When England's Field Music, fronted by brothers David and Peter Brewis, released their debut album in 2005, they were known as a precise, quirky pop unit with influences ranging from Steely Dan to XTC. At times it seemed they were striving for something beyond their means, resulting in impressive failures. Their successes, on nuggets such as "It's Not the Only Way to Feel Happy," made the whole record encouraging -- this was a band to keep an eye on. However, Field Music dissolved after only one further group effort, 2007's Tones of Town, leading to "solo" 2008 efforts by both brothers: David Brewis released Sea From Shore, under the moniker School of Language, while Peter recorded under the banner of The Week That Was. Meanwhile, the band's third member, keyboardist Andrew Moore, attended culinary school.
Now the Brewis brothers have reunited as Field Music (minus Moore), releasing a cohesive, tight, rocking 20-song album, Field Music (Measure). The Brewis brothers approach their new release with a seasoned execution, one with more confidence and patience. And even though this delivery carries a precision, with songs containing numerous parts, there is looseness and enthusiasm, where the earlier recordings held constraints.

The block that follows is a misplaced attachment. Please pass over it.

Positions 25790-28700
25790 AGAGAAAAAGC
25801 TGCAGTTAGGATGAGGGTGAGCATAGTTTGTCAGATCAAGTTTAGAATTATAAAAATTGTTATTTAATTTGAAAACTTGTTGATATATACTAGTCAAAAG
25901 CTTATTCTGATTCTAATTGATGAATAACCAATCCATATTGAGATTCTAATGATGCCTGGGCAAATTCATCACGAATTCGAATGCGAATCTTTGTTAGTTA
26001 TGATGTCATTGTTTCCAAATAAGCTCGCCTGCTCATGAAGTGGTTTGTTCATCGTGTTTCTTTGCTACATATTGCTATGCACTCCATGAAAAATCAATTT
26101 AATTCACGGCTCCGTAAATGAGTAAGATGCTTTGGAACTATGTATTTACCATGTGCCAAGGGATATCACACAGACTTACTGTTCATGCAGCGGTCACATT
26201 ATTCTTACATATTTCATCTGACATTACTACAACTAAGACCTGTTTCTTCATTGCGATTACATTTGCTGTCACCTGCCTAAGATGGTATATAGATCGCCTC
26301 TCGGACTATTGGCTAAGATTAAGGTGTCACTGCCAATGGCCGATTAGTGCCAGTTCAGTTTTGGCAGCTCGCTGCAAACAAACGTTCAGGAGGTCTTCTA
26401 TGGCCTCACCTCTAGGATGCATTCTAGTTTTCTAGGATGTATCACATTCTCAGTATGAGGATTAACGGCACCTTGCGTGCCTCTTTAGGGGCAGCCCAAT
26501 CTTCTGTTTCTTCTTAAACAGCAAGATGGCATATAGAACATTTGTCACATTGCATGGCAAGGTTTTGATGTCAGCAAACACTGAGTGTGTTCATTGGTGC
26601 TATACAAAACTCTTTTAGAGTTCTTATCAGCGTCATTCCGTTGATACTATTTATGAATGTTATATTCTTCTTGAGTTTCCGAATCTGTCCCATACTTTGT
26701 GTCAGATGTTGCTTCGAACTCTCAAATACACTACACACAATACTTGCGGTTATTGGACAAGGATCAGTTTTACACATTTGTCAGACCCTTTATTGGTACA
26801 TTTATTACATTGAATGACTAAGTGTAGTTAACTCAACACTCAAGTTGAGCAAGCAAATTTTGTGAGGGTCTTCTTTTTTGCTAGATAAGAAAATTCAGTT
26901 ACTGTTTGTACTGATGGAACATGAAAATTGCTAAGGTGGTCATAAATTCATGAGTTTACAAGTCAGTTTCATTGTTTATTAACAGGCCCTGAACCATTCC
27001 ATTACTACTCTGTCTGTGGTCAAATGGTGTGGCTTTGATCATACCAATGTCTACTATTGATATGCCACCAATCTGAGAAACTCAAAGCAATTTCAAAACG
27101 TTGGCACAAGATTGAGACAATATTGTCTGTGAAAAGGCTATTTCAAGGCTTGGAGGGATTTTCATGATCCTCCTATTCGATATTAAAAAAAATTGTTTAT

"I don't want to write songs imagining how the three of us are going to play [them]," David Brewis commented in a 2009 Stereogum interview. "I want to write whatever I need to write right now." The result is evident; the instrumentation, playing and singing are dynamic and immediate. Aside from string accompaniment, all parts are performed by the Brewis brothers. With David and Peter also handling production, Field Music (Measure) sounds, perhaps deceptively, like a true band effort.
The influences are still there, a mix of ’70s and ’80s rock, including Yes, Todd Rundgren and Be Bop Deluxe, along with contemporary bands such as Arcade Fire, Pinback and especially Dirty Projectors. The songs are varied, ranging from the breezy, acoustic 12-string-led "Them That Do Nothing" to the intricate power pop of "Effortlessly." This confluence is perfected in "The Rest is Noise," which is oddly reminiscent of the layered theatrics of Queen and the nervous punk of Wire. While using live drums in place of machines and samples, Field Music subverts how rhythm is normally used: non-traditional instruments, including the strings and guitars (and lead guitar lines), hold the beat, not the drums.
There is also an old school attention paid towards sequencing the 20 songs. Field Music (Measure) contains arcs -- it is meant to be listened to as a whole, from start to finish. And there is no filler. By forgoing any expectations, it seems that Field Music, as a band, has comfortably found its identity. Field Music (Measure) joins the growing number of this year's excellent releases by musicians who truly believe in the antiquated art of the record.